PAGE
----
If we want to close the gender gap in science, we need to look at the invisible forces that shape classroom culture.
Summer learning will play a critical role in students' return to full-time in-person learning this fall.
Diligence, a curious spirit, and perseverance are qualities we desire to see in our students. These traits are elements of the “growth mindset.” Teaching students coding presents one of the best opportunities to develop and nurture kids’ growth mindset in the school setting. This article shows five scenarios to support this position.
By Dan Matthews
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Discussing careers with students can be challenging. After all, a lot of weight is often placed upon the subject. As a teacher, you're expected to provide insights into potential careers that empower students to thrive beyond school.
In this regard, computer science can be a great area of discussion and exploration. It has increasing relevance in the current digital landscape. There is also a growing number of professions it can be applied to. These factors, among others, can make it an important consideration. Indeed, it is part of the reason that it is imperative to teach computer science in schools. Yet, it has something of a dry reputation. Students who may not be inclined toward the science, technology, engineering, and math (STEM) subjects run the risk of missing out on careers that enrich their adult lives.
So, how can you best go about setting students up for careers in computer science? Let’s take a closer look at some areas of consideration.
Coding is the language of the future.
You’ve probably heard this many times before and might be worried how to make sure your child learns this new language on top of playing sports, doing their homework, and just being a kid. Don’t panic. The good news is that anyone can learn how to code and there are many free or inexpensive resources available.
WE HUMANS WEREN’T ready for the novel coronavirus—and neither were the machines. Robots can help doctors distance themselves from patients, and help those in isolation cope. But getting the machines into hospitals is fraught with difficulties.
Image source: https://www.ubtrobot.com/products/cruzr?ls=en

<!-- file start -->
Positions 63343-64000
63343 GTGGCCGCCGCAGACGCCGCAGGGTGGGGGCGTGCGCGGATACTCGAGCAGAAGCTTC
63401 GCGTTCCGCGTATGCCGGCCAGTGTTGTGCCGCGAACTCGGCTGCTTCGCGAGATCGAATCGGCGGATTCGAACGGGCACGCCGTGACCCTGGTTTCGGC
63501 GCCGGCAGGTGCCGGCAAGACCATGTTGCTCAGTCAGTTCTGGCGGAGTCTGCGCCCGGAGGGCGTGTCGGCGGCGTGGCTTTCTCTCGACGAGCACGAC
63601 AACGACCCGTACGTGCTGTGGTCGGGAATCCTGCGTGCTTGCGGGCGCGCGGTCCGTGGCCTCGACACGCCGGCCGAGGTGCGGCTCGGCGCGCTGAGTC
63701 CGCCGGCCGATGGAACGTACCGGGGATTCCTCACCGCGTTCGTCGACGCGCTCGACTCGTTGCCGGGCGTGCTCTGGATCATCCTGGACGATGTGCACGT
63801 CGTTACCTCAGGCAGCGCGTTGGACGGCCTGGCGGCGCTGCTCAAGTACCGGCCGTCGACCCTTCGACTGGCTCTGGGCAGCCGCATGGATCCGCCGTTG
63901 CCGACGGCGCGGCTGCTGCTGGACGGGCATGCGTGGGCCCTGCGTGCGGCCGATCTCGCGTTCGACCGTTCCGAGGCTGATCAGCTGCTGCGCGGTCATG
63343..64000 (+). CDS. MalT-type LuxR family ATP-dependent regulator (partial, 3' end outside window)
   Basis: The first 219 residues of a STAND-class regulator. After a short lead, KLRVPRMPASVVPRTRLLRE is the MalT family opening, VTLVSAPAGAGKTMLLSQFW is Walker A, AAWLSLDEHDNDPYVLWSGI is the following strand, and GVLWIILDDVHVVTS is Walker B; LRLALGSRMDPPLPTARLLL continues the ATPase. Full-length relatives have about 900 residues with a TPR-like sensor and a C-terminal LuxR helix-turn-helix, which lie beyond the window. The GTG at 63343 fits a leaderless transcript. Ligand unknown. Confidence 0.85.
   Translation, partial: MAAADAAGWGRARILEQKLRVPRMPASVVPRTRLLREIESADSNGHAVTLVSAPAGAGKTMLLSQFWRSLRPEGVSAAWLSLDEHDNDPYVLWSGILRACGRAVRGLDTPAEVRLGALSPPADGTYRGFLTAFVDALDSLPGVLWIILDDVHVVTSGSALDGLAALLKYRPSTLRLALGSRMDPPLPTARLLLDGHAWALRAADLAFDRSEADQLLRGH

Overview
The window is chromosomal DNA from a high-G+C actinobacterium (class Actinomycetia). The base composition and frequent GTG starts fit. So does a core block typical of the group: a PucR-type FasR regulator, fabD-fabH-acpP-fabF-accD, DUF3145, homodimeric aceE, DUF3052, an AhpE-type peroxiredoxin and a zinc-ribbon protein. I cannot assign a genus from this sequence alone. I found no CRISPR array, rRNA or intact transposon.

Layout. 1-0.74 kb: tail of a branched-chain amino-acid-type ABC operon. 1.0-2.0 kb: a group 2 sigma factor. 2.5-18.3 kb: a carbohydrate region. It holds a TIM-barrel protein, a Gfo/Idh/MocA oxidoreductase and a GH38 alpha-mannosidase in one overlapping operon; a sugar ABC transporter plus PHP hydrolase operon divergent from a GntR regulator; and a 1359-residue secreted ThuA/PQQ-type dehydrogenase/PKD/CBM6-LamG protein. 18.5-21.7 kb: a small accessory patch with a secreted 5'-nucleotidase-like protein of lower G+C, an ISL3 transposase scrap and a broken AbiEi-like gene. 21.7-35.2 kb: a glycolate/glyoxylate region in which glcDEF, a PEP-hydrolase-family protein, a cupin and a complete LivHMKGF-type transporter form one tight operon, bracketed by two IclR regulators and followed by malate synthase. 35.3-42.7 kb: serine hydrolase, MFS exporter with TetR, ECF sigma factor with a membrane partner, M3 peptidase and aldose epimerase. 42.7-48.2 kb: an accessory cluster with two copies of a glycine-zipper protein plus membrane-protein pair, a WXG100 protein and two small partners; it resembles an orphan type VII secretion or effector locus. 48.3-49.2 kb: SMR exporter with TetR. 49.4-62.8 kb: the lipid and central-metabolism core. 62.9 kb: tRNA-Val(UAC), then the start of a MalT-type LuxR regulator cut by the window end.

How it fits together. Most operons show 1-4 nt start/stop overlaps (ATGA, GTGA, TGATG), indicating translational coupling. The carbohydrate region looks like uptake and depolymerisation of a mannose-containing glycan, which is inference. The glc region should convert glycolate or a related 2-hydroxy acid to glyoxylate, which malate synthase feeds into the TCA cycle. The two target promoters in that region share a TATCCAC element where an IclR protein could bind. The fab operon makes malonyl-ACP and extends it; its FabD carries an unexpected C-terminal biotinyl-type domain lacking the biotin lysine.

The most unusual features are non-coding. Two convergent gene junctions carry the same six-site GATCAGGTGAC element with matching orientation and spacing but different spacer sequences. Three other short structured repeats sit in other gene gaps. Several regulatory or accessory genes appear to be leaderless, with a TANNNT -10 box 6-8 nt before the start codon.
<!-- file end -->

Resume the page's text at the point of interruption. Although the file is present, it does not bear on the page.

Digital reading can increase a school’s personalized learning efforts, while also boosting student achievement.
The global COVID-19 emergency has disrupted the lives of millions of people, including students and teachers: schools are known to be breeding grounds for illnesses and shutting them down was only logical.
But in education, as in theater, the show must go on: that is why teachers are turning to remote learning as an alternative. Distance learning has been around longer than most people realize, but the current state of emergency is forcing a faster pace of change for which many are ill-prepared.
Like most novelties, remote learning may cause distrust among teachers who do not know how to use its full potential, so here is a brief list of the key benefits of remote learning.
Plenty of science fiction authors have asked this question and there are as many answers as there are writers: some have even imagined a future with no classrooms at all, where all children learn from home with a machine as a teacher and consider traditional school an alien concept.
But that particular future is unlikely to come true: as much as AI is growing and studying from home is becoming an increasingly popular solution, education still requires some form of human contact and technology is a tool, not a replacement.
Even so, technology can reshape the design of the classroom and the core philosophies of teaching and learning in significant ways: let’s explore how.
[VIDEO] Whether you’re new to teaching online or a veteran, these six tips can help you make sure your students stay connected and immersed in learning. Middle school teacher and project-based learning coach Heather Wolpert-Gawron offers excellent suggestions for managing classrooms online.